Tuesday, July 03, 2007

Man Accused Of Bilking Immigrants Stays In Jail
By DAVE ALTIMARI

Courant Staff Writer

July 3, 2007

NEW HAVEN

A Superior Court judge kept bail at $3.5 million Monday for the Branford man accused of bilking illegal immigrants out of more than $500,000 under the guise that he worked at the Yale Law School.

Ralph Cucciniello made his first appearance in a Connecticut court. By the time he appears on July 17, Cucciniello may be facing more charges. Investigators say they have identified more than 110 victims.

In seeking to keep the bail at $3.5 million, prosecutor Brian Leslie informed Judge Richard Damiani that the state isn't done investigating Cucciniello.

"These are very serious charges and additional charges are likely to be filed in this case," Leslie said.

Cucciniello was arrested late last week in Warwick, R.I., on an arrest warrant charging him with 59 counts of larceny.

Damiani signed the warrant after investigators from New Haven State's Attorney Michael Dearington's office got word that Cucciniello was living in a hotel near the airport in Rhode Island. The judge dismissed a recommendation from the bail commissioner and a public defender appointed for Monday's court appearance to lower the bond to $100,000.

Investigators do not know why Cucciniello left his Branford home, where he had lived for more than three years, and moved into a Marriott Residence Inn off I-95 in Warwick. He had been living there for at least a few weeks, giving him ample time to disappear if that's what he intended to do, law enforcement sources said.

Cucciniello was arrested Thursday night by Warwick police. He was wearing a light blue Yale T-shirt when detectives knocked on his hotel door and told him they had a warrant for his arrest.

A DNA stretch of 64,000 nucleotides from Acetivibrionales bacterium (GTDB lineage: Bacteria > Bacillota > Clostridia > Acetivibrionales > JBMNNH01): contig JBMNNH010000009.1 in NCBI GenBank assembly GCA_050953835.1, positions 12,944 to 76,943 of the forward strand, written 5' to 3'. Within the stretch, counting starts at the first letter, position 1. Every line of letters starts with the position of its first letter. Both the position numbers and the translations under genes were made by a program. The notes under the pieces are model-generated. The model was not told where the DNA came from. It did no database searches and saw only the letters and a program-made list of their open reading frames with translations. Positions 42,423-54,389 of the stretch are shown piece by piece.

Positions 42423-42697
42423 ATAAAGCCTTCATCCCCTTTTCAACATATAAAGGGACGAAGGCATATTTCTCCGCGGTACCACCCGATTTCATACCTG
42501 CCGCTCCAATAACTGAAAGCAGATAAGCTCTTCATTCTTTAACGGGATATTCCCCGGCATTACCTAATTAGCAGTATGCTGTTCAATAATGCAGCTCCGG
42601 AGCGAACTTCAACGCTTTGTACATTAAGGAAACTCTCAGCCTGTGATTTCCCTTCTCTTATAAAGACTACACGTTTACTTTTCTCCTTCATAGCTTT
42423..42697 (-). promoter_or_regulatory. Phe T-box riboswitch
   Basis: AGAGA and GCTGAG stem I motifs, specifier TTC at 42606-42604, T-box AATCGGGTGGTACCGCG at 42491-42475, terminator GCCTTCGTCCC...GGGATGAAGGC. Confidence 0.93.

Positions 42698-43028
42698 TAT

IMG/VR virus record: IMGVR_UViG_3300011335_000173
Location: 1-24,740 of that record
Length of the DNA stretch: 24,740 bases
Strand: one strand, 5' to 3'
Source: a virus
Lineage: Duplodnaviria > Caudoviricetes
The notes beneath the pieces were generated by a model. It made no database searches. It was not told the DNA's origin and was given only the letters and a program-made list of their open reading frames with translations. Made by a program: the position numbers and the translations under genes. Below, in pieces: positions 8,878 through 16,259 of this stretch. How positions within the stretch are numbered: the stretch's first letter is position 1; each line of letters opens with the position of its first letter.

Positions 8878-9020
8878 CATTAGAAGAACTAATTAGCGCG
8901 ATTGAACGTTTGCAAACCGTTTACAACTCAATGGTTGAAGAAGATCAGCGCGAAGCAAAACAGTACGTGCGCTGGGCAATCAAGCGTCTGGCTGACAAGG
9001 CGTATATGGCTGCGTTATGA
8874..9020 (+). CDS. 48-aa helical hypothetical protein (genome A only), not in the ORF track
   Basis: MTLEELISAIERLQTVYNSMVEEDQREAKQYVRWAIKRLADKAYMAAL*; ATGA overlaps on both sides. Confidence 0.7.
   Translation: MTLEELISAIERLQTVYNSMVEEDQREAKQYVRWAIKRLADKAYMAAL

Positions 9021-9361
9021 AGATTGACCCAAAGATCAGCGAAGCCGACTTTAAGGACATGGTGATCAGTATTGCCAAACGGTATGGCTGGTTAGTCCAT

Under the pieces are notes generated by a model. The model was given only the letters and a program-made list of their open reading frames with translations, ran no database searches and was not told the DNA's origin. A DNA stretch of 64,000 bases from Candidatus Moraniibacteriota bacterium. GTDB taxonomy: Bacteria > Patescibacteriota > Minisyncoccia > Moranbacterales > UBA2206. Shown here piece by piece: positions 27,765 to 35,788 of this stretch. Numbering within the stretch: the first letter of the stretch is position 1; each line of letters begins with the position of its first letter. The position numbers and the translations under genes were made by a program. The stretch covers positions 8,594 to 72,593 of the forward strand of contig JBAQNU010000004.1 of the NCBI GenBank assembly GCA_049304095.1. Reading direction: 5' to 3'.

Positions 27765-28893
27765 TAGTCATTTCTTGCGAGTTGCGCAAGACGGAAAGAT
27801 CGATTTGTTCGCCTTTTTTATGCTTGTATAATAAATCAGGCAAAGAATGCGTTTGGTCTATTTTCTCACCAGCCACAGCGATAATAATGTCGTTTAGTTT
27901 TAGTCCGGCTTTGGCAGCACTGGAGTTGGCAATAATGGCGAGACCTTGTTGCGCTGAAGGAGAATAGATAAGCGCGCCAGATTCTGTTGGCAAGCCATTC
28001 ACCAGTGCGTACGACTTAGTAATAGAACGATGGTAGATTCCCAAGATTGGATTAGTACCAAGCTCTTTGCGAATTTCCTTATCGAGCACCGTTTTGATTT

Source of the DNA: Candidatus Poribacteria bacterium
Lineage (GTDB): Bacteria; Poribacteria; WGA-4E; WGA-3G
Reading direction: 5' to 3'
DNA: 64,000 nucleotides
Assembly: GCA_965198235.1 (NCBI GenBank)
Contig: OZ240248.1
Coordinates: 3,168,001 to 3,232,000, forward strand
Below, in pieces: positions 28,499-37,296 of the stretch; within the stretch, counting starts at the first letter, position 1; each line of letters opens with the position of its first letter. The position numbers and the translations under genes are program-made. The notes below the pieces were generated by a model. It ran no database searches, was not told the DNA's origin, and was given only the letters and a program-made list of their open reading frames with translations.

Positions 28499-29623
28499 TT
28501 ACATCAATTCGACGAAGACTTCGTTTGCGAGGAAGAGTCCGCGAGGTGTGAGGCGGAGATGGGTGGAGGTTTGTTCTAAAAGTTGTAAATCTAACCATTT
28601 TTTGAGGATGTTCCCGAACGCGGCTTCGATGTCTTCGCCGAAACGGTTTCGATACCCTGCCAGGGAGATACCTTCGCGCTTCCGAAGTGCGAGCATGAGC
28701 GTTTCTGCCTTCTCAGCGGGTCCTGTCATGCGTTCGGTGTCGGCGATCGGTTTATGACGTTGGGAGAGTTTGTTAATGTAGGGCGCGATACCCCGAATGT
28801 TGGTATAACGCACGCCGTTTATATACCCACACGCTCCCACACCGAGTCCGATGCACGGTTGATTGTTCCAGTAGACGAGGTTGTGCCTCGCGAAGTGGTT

Cucciniello waived his extradition rights during a brief appearance in a Rhode Island court Friday and was brought back to Connecticut early Monday.

He was wearing a Rhode Island prison-issued blue T-shirt with his hands handcuffed behind his back when he was led into the Elm Street courthouse with the 24 other people from the New Haven area arrested and held over the weekend.

Cucciniello, 55, did not speak during his brief court appearance. He was shuffled back to lockup by a marshal. The case was transferred to the courthouse which handles serious crimes. The arrest warrant in the case remained sealed.

Authorities say it was through his affiliation with the prestigious Yale University Law School that Cucciniello convinced possibly hundreds of illegal aliens, mostly Irish, that he had found a loophole in the immigration laws and could obtain green cards - proof of permanent residency - if they gave him $5,000.

Cucciniello claimed he was a professor working on a program to recruit illegal immigrants that was authorized by the dean of the law school. Many of the illegal immigrants brought the cash into the law school and handed it to Cucciniello as he sat at a desk in what he said was his office, police charge.

The charges include two counts of first-degree larceny, 57 counts of second-degree larceny and one count of violating the state racketeering act. In one of the larceny cases he is accused of bilking more than $100,000 from a Long Island couple.

Cucciniello had a Yale identification card and an e-mail address through the law school. Cucciniello gained access to the school through his affiliation with Prof. Steven B. Duke, who had worked on the case of New Jersey mobster Martin Taccetta, an acquaintance of Cucciniello.

Contact Dave Altimari at daltimari@courant.com.

Copyright © 2007, The Hartford Courant

1 comment:

mslranger@aol.com said...

I was a victim of this animal. It amazes me why the FBI and ALL the judges just let him go. His scams go back to the 70's when he used Fordahm University to scam dozens of students.
As for the witness protection program, he wore a wire to get a prison warden for the FBI.